Tobacco chewing in women
doi:10.1038/nindia.2009.77 Published online 5 March 2009
In the first such cohort study among women, researchers have found that frequent tobacco chewing strongly increases the incidence of oral cancer among them1.
The researchers analysed oral cancer risk among women in relation to tobacco use, and socioeconomic status in a rural cohort in Kerala, India. Smoking and alcohol drinking were rare in this population of women.
They found that frequent tobacco chewing strongly increased oral cancer incidence. Daily frequency of tobacco chewing was strongly related to oral cancer incidence among women, and the risk among women chewing tobacco 10 times or more a day was 9.2-fold higher than that of non-tobacco chewers. Moreover, it increased with duration of chewing during the first 20 years.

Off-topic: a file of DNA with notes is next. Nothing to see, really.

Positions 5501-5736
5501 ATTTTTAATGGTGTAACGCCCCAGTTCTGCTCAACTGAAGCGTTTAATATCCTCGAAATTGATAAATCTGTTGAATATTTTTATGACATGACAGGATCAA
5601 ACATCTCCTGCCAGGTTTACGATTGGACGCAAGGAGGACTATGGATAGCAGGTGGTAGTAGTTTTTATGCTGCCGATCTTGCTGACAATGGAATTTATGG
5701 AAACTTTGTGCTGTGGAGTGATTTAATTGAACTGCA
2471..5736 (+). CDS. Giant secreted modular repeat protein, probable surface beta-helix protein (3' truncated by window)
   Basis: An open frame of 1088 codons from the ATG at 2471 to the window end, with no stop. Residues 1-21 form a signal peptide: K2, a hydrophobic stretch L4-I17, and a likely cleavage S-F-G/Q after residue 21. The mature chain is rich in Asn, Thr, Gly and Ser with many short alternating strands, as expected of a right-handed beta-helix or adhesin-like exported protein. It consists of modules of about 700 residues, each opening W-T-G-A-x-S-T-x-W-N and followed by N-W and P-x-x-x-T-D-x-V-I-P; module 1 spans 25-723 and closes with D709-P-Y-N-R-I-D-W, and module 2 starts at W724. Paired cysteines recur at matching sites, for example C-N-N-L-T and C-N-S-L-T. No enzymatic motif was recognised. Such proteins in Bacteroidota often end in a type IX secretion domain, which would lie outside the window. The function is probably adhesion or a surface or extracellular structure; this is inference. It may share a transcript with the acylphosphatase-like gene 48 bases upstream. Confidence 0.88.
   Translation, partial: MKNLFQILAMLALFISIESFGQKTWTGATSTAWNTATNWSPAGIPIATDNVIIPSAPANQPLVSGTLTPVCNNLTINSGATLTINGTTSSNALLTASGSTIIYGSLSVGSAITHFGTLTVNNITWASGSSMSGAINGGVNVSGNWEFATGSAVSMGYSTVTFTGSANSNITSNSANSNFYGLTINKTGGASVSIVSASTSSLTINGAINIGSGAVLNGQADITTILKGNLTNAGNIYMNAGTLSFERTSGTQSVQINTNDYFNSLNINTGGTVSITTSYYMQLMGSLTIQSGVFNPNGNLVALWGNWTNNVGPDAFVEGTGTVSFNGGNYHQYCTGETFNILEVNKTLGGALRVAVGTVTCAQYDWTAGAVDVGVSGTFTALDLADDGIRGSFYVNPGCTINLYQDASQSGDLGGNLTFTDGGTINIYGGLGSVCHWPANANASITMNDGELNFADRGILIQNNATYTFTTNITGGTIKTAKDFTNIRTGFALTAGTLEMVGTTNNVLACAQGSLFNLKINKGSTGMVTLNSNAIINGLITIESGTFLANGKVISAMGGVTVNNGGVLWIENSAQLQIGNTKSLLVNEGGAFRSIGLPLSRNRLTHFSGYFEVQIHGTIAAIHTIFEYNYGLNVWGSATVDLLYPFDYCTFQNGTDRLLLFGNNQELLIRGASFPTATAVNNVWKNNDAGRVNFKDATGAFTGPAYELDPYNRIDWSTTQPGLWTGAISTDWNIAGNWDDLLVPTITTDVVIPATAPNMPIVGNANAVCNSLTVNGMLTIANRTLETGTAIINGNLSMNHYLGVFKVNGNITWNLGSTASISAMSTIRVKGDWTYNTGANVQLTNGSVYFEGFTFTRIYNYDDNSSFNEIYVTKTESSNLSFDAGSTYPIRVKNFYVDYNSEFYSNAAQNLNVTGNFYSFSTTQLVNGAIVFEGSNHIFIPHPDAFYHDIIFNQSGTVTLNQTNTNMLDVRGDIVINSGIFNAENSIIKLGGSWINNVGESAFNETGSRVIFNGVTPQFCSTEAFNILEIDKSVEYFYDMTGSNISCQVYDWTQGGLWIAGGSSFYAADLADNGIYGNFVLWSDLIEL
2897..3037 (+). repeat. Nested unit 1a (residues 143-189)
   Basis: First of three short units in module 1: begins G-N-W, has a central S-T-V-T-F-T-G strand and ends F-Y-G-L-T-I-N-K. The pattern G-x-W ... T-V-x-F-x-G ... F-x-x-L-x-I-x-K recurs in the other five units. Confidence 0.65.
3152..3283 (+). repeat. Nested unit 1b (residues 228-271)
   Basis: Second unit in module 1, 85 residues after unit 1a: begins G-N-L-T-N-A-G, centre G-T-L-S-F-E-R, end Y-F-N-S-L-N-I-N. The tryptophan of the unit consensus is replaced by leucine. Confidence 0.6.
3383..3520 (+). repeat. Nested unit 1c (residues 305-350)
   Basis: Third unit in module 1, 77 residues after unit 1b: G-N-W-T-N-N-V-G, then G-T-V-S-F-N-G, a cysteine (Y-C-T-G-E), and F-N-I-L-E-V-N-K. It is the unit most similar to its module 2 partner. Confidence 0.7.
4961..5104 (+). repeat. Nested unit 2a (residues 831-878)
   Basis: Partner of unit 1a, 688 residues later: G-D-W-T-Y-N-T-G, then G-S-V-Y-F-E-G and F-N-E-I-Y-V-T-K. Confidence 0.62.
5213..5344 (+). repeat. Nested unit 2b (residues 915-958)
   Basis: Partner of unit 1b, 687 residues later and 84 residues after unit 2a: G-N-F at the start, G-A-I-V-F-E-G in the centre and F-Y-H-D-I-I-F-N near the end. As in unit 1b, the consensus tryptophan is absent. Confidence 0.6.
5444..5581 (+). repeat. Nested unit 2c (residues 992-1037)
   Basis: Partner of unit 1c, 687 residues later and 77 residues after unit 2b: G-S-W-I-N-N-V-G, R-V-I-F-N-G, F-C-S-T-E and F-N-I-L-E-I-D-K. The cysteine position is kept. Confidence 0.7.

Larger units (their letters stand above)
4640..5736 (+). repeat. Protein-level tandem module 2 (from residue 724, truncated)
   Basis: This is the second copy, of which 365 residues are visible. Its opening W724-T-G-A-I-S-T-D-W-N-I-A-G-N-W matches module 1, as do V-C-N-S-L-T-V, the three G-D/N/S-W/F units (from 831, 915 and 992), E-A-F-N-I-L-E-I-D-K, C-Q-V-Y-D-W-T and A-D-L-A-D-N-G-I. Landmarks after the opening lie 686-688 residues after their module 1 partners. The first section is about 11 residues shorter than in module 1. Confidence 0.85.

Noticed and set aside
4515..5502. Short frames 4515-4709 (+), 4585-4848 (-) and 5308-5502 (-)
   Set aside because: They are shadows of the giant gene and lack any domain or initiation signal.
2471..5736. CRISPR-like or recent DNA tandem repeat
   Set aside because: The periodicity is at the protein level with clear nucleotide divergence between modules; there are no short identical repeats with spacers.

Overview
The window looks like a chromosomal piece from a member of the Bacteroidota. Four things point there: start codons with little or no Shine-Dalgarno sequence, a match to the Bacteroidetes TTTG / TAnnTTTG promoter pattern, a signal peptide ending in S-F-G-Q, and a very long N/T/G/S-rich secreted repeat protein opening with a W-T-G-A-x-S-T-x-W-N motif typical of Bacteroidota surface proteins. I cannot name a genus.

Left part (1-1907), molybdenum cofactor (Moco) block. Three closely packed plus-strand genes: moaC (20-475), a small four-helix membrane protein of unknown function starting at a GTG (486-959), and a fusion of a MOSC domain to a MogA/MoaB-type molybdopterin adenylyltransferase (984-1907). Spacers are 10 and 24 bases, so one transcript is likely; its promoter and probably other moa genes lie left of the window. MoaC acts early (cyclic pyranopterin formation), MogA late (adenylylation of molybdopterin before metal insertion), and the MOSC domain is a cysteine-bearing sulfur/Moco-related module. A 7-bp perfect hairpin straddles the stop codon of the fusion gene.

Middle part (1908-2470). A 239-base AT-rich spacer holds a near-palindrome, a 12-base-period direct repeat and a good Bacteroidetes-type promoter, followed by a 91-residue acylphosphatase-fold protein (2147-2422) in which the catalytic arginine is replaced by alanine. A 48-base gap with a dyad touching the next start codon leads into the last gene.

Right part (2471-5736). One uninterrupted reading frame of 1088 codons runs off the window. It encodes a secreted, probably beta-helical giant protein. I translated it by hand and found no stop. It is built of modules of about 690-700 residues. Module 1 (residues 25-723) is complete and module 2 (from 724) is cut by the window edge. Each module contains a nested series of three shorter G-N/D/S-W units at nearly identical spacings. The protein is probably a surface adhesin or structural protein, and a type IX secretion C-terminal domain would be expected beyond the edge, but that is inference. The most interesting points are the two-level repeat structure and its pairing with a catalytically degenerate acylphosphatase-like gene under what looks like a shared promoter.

While xamining oral cancer in a cohort of 78,140 women aged 30–84 years, they collected baseline information on lifestyle, including tobacco chewing, and sociodemographic factors during the period 1990–1997. By the end of 2005, 92 oral cancer cases were identified by a local cancer registry.
- Jayalekshmi, P. A. et al. Tobacco chewing and female oral cavity cancer risk in Karunagappally cohort, India. Brit. J. Cancer 100, 848–852 (2009)